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Characteristics, distribution and ecology
Taxonomische classification
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Author: (Rüppell, 1837)

Field Marks:
A large, dark grey shark with strikingly conspicuous white tips and posterior margins on all fins, pectoral fins narrow tipped, first dorsal apex narrowly rounded or pointed.

Diagnostic Features:
A large, fairly slender species (up to about 2.7 m). Snout moderately long and broadly rounded; internarial width 1 to 1.4 times in preoral length; eyes circular and moderately large, their length 1.8 to 3% of total length; anterior nasal flapslow and poorly developed; upper labial furrows short and inconspicuous; hyomandibular line of pores just behind mouth corners not conspicuously enlarged; gill slits short, the third 2.5 to 3.5% of total length and less than a third of first dorsal base; usually 13/12 rows of anteroposterior teeth in each jaw half, but varying from 12 to 14/12 to 14; upper teeth with moderately broad, strongly serrated, erect to moderately oblique, triangular, high cusps, and crown feet with slightly coarser serrations or low cusplets; lower teeth with erect, fairly broad serrated cusps and transverse roots. An interdorsal ridge present. First dorsal fin moderately large and semifalcate, with pointed or narrowly rounded apex and posterior margin curving ventrally from fin apex; origin of first dorsal fin usually over or slightly anterior to pectoral rear tips; inner margin of first dorsal moderately short, 2/5 dorsal base or less; second dorsal fin moderately large and high, its height 1.5 to 2.3% of total length, its inner margin moderately long and 1.5 to 2.1 times height; origin of second dorsal over or slightly behind anal origin; pectoral fins large and semifalcate, with narrowly rounded or pointed apices, length of anterior margins about 16 to 22% of total length; 216 to 231 total vertebral centra, 115 to 125 precaudal centra. Colour dark grey above, sometimes with a bronze tinge, white below; all fins with conspicuous white tips and posterior margins; an inconspicuous white band on flank.

Geographical Distribution:
Western Indian Ocean: Red Sea, South Africa, Mozambique, Kenya, Madagascar, Aldabra group, Mauritius, Scychelles, Chagos Archipelago. Western central Pacific: Indonesia, (Macassar Straits), Taiwan Island, Guam New Caledonia, The Philippines, Palau, Marshall, Solomon and Phoenix Islands, Tahiti. Eastern Pacific: Southern Baja California, Revillagigedo, Clipperton, Cocos and Galapagos Islands south to Guatemala and Colombia. ? Western North Atlantic: ? Mexico, Gulf of Mexico and Caribbean Sea.

Habitat and Biology:
A common to abundant, coastal-pelagic tropical, inshore and offshore shark, over or adjacent to continental and insular shelves and offshore banks, from the surface to 600 to 800 m depth. The silvertip shark has a strong preference for offshore islands, coral reefs and banks although it is not limited to them. It occurs from inside lagoons and near dropoffs to well offshore, but is not truely oceanic. It occurs along the water column from the surface to the bottom, and will often follow boats at the surface. Young silvertip sharks are restricted to shallower water closer to the shore while adults are more wide ranging, with little overlap with the young.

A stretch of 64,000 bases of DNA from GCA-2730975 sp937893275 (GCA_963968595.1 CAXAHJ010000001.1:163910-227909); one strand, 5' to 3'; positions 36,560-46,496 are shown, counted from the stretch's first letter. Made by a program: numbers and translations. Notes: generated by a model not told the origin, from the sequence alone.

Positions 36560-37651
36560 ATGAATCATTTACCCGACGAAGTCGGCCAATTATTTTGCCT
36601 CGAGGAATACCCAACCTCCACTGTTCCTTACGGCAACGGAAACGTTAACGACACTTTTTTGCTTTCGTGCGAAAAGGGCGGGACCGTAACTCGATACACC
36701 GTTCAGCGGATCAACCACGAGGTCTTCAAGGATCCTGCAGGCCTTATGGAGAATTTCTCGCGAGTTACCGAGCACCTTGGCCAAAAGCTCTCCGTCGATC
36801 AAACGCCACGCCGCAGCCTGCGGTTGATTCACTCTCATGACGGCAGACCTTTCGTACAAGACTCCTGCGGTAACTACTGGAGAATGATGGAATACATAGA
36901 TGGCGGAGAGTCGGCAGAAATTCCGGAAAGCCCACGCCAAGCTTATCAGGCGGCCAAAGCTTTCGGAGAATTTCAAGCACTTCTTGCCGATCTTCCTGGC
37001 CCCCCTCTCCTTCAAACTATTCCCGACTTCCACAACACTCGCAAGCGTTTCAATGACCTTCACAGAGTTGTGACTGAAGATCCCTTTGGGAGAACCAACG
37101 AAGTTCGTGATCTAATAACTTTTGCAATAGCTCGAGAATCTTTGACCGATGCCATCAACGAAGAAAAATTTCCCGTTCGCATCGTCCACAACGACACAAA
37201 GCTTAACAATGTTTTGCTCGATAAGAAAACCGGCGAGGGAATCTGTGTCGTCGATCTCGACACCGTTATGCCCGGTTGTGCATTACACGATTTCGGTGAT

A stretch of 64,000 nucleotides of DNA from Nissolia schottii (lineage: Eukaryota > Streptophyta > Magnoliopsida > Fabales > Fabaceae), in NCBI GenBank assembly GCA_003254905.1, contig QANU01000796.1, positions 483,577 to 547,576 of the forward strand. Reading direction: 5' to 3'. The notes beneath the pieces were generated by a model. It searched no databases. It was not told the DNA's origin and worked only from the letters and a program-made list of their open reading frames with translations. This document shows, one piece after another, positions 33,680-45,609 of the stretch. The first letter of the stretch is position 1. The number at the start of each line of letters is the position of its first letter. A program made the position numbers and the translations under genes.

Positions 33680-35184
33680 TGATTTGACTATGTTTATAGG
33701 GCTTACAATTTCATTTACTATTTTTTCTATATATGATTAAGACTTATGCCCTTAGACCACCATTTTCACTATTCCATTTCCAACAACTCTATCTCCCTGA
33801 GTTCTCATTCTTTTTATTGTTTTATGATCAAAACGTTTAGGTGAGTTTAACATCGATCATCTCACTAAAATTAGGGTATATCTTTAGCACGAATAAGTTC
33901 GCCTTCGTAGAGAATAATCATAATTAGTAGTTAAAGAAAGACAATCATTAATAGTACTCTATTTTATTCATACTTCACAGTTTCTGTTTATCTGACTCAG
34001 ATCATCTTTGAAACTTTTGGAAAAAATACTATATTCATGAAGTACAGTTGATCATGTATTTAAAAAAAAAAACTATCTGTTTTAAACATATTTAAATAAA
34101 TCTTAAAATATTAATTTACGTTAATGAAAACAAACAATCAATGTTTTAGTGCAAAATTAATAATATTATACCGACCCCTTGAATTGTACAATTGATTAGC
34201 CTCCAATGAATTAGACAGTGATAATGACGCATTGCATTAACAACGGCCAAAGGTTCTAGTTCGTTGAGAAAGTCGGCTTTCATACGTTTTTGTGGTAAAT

Viviparous, with a yolk-sac placenta; number of young 1 to 11 per litter, often 5 or 6. Young are born in the summer after a gestation period of about a year.

Feeds on a variety of midwater and bottom fishes, including lanternfish, flyingfish, gempylids, tuna, bonito, wahoo, bananafish, wrasses, soles, eagle rays, and octopi. At baits it is described as being more aggressive than Carcharhinus galapagensis and C. limbatus, with equal-sized silvertips dominating the Galapagos and blacktip sharks. It may swim at the periphery of a group of feeding sharks of other species, but suddenly dashes in to take some food.

Individuals of this species are said to bevery aggressive to one another, and individuals often have evidence of combat scars. This species is regarded as dangerous to people, although few if any attacks can be attributed to it. Its large size, abundance around reefs and offshore islands, and boldness should invite respect and caution. A baited experiment in which a dummy dressed as a SCUBA diver had its leg removed by a large silvertip (Costeau and Costeau, 1970) suggests that it might be capable of fatally injuring a diver, especially when a food stimulus is in the water.

Maximum about 300 cm, males maturing between 160 and 180 cm, females maturing between 160 and 199 cm; size at birth about 63 to 68 cm.

Interest to Fisheries:
Specific information on fisheries for this species are lacking, but it is presumably taken in areas where it occurs (especially off the islands of the western Indian Ocean where it is abundant).

Type material:
Lectotype: Naturmuseum Senckenberg, SMF 3582, 1025 mm stuffed immature male, designated by Klausewitz (1960:293). Type Locality: Ras Mehomet, Red Sea.

Silvertip shark (Carcharhinus albimarginatus)